Connectivity and automation are two aspects that, together, will revolutionize the transport system. Automation has received more attention, with a great impact even in the media, thus, appearing to be the focus of change. However, if applied alone, it must rely on the partial information provided by short-range sensors and cannot support coordination between vehicles. With the help of wireless communications, cars and trucks can see connected objects far away or behind an obstacle, obtain advanced route information (congestion, weather), and collaborate with each other to improve efficiency and safety.
Several technologies have been considered to enable the connected vehicle paradigm. Among them, one hypothesis is the widely deployed long-range cellular network (from LTE to 5G and beyond); however, despite continuous improvements, even specifically designed for the automotive sector, it still hardly guarantees ubiquitous coverage and may suffer in crowded areas. A complementary solution is the use of direct communications, which today, mainly target the bands reserved in many countries around 5.9 GHz and will be extended to millimeter waves in the future. These include IEEE 802.11p and the cellular-V2X sidelink.
Although mass deployment has already begun, several problems remain to be solved, including the need for new applications to push deployment, the improvements needed to increase throughput and coverage, and the development of models and simulators that can validate all aspects of the system.
This Special Issue presents five high-quality papers that address some of the open issues. Among them, two look at the applications, one with the goal of improving traffic flow prediction [1
] and the other providing a methodology that derives wireless technology requirements from use cases and their application-level needs [2
]. The other three focus on the access layer, examining one major technology, namely IEEE 802.11p [3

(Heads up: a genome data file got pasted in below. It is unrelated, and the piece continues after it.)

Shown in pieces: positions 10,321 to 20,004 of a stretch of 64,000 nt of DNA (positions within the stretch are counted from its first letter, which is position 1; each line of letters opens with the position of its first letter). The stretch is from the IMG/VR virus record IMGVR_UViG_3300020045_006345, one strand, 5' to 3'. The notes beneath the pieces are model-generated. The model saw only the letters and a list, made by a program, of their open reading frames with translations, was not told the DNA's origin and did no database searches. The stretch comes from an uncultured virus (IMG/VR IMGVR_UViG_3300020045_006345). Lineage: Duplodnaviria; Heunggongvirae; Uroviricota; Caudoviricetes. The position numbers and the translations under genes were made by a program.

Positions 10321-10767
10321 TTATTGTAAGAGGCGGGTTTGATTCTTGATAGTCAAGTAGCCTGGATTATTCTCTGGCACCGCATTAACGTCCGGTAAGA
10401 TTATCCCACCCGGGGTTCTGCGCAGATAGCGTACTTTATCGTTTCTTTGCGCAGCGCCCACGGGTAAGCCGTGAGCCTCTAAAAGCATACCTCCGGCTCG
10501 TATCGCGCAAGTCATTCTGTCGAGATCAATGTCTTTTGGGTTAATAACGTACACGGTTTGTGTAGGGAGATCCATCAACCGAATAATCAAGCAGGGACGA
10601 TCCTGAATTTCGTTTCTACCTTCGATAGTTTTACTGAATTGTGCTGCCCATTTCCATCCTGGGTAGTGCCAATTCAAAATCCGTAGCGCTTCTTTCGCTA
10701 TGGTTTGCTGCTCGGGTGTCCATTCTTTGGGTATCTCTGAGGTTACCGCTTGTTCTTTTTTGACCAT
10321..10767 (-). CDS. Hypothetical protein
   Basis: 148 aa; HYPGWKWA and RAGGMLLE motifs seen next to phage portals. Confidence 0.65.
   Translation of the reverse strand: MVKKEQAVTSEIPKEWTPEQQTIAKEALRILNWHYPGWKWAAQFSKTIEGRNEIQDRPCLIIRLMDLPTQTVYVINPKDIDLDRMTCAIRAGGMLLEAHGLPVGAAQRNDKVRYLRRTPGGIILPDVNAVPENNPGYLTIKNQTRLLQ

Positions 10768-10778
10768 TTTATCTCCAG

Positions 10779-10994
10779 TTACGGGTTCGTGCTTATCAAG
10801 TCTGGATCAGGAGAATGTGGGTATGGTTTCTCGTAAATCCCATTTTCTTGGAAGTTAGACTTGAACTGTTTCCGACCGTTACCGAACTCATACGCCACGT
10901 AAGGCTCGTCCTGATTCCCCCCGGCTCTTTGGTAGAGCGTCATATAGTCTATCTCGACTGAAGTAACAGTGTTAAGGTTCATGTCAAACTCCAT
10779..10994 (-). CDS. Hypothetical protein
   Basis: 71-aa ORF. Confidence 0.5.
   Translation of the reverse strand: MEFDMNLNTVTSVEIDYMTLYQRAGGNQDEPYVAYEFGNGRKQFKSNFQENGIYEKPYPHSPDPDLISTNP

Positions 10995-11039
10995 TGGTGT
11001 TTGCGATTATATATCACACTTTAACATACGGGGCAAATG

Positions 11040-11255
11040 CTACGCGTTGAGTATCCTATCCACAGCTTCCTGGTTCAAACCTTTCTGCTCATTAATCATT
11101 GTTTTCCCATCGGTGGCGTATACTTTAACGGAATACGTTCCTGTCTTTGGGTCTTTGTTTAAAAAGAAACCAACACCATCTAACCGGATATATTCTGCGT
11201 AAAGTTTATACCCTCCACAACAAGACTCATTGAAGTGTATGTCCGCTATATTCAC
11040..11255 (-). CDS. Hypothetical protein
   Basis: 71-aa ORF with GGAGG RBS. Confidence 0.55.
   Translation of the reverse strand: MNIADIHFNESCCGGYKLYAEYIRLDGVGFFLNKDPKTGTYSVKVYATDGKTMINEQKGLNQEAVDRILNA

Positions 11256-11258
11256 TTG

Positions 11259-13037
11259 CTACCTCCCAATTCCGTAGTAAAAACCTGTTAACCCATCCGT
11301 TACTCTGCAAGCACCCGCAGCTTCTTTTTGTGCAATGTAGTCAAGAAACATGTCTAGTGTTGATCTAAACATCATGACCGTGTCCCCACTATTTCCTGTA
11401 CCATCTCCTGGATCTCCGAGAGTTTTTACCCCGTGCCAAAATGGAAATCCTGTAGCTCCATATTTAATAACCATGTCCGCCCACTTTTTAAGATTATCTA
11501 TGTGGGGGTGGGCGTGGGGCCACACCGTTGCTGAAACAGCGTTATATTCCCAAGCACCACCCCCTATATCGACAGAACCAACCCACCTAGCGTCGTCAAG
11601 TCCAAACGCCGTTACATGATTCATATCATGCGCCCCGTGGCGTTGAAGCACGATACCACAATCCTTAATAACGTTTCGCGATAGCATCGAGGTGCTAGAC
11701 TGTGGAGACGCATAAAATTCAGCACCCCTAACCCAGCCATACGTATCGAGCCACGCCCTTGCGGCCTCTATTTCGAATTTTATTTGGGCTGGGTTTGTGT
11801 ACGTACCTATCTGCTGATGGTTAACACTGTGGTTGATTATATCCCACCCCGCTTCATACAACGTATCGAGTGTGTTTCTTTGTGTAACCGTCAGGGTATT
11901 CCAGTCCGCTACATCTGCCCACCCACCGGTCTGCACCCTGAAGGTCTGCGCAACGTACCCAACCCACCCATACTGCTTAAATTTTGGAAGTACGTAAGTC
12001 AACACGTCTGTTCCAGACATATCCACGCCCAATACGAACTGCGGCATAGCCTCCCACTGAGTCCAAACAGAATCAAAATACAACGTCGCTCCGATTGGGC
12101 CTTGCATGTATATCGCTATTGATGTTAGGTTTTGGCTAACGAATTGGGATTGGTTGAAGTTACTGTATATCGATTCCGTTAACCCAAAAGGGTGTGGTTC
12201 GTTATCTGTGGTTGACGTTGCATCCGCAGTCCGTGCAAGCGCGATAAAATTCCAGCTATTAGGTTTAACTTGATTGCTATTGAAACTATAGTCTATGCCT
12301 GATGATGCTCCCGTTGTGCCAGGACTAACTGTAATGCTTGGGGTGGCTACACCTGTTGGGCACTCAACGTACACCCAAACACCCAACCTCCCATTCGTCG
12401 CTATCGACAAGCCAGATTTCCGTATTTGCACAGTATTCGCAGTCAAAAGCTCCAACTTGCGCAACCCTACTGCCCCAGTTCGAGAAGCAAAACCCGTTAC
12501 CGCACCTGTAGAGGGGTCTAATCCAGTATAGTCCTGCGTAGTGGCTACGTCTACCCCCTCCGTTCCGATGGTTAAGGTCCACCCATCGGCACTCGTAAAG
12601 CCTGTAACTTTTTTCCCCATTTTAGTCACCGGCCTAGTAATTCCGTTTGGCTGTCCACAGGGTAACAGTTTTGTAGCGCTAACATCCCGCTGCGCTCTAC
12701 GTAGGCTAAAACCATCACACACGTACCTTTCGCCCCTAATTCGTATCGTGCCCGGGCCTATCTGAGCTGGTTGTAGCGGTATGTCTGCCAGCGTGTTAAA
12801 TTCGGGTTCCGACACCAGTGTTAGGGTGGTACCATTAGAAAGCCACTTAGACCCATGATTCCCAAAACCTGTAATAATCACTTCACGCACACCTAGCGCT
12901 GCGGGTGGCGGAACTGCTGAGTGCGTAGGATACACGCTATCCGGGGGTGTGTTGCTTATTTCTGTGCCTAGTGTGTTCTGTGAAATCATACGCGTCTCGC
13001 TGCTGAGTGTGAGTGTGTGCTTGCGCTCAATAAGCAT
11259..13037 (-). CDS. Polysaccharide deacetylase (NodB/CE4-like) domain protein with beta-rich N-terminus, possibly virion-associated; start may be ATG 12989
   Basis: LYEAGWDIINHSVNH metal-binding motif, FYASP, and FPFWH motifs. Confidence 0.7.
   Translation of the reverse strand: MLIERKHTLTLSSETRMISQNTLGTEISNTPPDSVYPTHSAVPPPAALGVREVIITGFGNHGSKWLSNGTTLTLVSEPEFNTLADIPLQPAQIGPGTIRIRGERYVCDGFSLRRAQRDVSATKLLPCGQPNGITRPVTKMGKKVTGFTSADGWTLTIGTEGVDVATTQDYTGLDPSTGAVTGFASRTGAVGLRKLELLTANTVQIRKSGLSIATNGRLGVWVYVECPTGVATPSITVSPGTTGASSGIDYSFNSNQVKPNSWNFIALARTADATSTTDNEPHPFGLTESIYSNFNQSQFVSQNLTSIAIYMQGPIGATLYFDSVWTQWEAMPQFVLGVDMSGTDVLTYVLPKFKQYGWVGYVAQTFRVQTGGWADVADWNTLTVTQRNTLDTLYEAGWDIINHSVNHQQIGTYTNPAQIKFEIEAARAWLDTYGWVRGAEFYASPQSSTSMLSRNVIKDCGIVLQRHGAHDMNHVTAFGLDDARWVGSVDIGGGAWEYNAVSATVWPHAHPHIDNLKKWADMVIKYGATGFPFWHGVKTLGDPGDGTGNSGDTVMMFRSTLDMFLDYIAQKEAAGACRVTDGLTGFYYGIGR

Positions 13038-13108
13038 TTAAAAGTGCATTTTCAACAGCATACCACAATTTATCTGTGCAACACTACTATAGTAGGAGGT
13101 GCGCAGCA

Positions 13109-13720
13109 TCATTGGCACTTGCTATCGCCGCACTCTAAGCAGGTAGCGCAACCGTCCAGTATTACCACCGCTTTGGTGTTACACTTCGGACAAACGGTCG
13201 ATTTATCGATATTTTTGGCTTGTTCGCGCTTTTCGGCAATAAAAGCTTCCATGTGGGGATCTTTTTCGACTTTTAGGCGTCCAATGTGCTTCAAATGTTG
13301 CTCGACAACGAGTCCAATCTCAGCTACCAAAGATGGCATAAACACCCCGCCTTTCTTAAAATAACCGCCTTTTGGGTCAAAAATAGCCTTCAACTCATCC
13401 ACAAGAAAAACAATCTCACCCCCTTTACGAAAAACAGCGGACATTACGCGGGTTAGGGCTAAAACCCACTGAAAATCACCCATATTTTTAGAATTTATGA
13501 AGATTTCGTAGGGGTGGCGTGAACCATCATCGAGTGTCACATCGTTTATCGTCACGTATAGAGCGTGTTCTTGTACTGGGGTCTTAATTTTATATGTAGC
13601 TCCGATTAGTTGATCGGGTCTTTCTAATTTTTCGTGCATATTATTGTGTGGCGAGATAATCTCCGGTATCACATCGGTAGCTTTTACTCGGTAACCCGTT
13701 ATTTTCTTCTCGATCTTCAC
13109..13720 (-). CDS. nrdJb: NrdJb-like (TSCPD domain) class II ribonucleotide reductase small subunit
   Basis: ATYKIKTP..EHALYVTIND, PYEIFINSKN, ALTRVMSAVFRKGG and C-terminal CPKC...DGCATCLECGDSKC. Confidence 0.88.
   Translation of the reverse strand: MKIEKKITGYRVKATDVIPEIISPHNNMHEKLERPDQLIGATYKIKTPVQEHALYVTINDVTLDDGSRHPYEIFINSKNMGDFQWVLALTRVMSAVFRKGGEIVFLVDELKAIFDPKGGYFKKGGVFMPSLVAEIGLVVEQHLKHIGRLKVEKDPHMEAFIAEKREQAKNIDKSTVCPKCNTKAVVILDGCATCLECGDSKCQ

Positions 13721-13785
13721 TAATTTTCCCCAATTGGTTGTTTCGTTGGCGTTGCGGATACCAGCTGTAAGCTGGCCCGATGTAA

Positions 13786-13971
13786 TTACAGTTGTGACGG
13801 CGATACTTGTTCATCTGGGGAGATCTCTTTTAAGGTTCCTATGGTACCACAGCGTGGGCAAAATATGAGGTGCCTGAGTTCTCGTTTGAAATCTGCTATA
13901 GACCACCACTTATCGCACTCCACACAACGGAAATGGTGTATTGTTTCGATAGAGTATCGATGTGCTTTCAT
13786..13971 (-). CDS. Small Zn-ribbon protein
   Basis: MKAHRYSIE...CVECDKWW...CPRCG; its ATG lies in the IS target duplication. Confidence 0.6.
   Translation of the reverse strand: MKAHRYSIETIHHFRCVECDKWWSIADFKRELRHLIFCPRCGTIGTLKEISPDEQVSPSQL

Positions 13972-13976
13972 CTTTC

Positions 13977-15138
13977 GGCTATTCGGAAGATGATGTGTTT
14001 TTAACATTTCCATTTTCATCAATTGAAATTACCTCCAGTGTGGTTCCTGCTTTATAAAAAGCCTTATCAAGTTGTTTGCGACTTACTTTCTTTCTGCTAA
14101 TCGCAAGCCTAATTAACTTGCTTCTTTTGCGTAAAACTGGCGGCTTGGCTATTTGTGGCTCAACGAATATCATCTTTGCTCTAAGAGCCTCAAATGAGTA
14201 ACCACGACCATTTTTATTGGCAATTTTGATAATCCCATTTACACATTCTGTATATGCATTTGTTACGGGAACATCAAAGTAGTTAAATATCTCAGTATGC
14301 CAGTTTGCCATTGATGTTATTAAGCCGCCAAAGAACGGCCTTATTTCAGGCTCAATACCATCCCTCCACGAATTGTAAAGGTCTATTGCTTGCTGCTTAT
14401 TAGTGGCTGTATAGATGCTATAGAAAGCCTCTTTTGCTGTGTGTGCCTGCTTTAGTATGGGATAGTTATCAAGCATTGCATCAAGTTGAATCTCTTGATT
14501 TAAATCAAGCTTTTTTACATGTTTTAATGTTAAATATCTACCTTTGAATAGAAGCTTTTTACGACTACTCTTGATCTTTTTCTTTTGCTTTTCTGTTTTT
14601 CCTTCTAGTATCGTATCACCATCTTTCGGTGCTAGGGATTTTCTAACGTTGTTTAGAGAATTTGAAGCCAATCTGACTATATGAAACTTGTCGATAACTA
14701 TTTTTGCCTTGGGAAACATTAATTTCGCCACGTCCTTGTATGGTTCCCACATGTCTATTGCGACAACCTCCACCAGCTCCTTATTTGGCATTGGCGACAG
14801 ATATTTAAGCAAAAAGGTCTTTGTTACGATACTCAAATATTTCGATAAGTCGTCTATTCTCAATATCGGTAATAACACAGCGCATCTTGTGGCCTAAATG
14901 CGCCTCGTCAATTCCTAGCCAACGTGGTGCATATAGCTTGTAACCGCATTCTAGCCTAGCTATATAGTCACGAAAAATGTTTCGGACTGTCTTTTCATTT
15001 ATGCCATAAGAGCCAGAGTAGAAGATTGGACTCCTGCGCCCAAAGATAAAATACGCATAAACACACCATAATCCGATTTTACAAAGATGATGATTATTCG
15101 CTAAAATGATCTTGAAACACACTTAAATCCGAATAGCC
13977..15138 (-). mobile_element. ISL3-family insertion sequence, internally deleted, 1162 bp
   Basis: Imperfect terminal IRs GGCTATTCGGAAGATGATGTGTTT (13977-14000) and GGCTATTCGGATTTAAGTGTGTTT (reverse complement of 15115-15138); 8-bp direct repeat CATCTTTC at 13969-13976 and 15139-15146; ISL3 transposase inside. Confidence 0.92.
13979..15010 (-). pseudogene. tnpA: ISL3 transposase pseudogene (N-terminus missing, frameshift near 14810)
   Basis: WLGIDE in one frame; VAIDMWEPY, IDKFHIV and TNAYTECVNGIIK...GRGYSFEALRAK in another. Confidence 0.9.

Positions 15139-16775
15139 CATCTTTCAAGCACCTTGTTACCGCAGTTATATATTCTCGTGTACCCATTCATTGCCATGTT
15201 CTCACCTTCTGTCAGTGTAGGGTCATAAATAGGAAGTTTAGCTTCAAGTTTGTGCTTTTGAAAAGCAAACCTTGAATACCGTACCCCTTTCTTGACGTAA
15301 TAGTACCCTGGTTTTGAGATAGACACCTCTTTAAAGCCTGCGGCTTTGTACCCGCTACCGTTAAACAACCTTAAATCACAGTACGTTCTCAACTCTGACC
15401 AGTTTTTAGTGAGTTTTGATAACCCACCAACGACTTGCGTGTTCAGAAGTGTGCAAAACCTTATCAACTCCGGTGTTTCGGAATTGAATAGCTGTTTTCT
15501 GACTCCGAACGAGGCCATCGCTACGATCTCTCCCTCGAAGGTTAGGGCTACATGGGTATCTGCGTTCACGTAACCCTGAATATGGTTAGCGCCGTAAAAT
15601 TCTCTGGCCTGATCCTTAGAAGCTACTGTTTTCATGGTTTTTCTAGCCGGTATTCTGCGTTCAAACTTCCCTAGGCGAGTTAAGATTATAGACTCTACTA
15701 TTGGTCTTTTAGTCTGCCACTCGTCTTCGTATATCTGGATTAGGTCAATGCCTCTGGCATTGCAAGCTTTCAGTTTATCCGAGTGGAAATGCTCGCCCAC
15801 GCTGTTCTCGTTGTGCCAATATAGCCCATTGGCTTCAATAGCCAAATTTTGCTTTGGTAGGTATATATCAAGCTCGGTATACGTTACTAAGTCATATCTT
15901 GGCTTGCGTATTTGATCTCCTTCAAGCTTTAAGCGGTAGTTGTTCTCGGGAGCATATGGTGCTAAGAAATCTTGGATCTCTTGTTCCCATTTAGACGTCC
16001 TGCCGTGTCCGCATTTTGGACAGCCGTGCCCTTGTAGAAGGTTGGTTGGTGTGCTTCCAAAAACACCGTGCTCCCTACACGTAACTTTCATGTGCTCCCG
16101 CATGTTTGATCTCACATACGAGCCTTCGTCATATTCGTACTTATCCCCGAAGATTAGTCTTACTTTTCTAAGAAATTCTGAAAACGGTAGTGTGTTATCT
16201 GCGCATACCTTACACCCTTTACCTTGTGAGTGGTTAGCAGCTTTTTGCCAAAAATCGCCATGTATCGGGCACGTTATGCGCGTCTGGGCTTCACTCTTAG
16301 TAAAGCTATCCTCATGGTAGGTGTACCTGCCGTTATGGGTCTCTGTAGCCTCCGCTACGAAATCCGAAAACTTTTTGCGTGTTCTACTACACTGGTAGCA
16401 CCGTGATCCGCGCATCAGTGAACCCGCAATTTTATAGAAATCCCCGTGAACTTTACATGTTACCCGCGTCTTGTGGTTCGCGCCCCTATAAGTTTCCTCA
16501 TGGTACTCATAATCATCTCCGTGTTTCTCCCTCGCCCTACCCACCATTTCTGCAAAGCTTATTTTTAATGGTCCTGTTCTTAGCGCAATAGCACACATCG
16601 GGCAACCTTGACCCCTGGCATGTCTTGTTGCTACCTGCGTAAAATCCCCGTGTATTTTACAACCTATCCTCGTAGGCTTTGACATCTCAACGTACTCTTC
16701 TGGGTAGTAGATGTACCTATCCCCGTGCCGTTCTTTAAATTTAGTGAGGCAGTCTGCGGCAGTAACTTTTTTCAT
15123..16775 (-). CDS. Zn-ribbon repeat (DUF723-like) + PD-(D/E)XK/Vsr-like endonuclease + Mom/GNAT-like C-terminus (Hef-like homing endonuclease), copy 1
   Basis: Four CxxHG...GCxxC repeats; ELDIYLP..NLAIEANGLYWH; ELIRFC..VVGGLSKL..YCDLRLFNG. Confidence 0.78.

], studying interference in IEEE 802.11p-based vehicle-to-infrastructure (V2I) communications [4
] or considering the use of Wi-Fi Direct for vehicle-to-pedestrian (V2P) communications [5
More specifically, the focus of [1
] is on road traffic flow prediction as a fundamental part of intelligent transport systems (ITSs). To this end, the authors develop a new approach that combines the Petri nets model with dynamic estimation of intersection turning movement counts. The proposal is analyzed through simulations using two datasets, demonstrating the superiority of the proposal over reference methods.
], the authors elaborate on the requirements of future V2X applications for cooperative and automated driving, providing a description of the main categories of V2X applications and their representative use cases, which are derived from the European-funded 5GCAR project. The use cases are classified into five major classes, corresponding to cooperative maneuvers, cooperative perception, cooperative safety, intelligent autonomous navigation, and remote driving, examples of which are provided. In addition, a methodology for deriving quantitative communication network requirements from automotive-specific requirements is illustrated.
], an overview of IEEE 802.11p is presented, with a focus on its adoption in ITS. To this aim, the authors recall the protocol stack related to dedicated short-range communication (DSRC) and analyze both the MAC and PHY layers, detailing their settings and discussing the comparison with LTE-V2X and its evolution to IEEE 802.11bd.
Vehicle-to-infrastructure communications are discussed in [4
], with a focus on the impact of interference. The study is carried out through measurements, using hardware on IEEE 802.11p at different frequencies and transmission powers, exploiting a millisecond-level synchronization mechanism to control the destructive interference due to hidden terminals. The authors also propose application-level time-shifting mechanisms that can substantially mitigate interference, even in very congested scenarios.
Finally, the topic of vehicle-to-pedestrian communications is discussed in [5
]. In particular, the authors analyze the use of Wi-Fi Direct for this domain as an alternative to the other technologies specifically designed for V2X. In V2P scenarios, with and without line of sight, with varying vehicle speed, measurements using smartphones were performed in terms of communication range, packet delivery rate, and packet inter-reception time. The results were used to finetune OMNeT++ simulations and extend the study to large-scale scenarios. After observing that Wi-Fi Direct appears to be a viable solution in the presence of line of sight but can be problematic in its absence, a new transmission mode based on beacon stuffing was also evaluated, which mitigates the problem of long connection establishment.
We are confident that these papers will provide interesting insights for researchers working in this field, and we would like to thank the Editor-in-Chief and editorial staff of MDPI JSAN for accepting our Special Issue proposal and the kind cooperation, patience, and active engagement.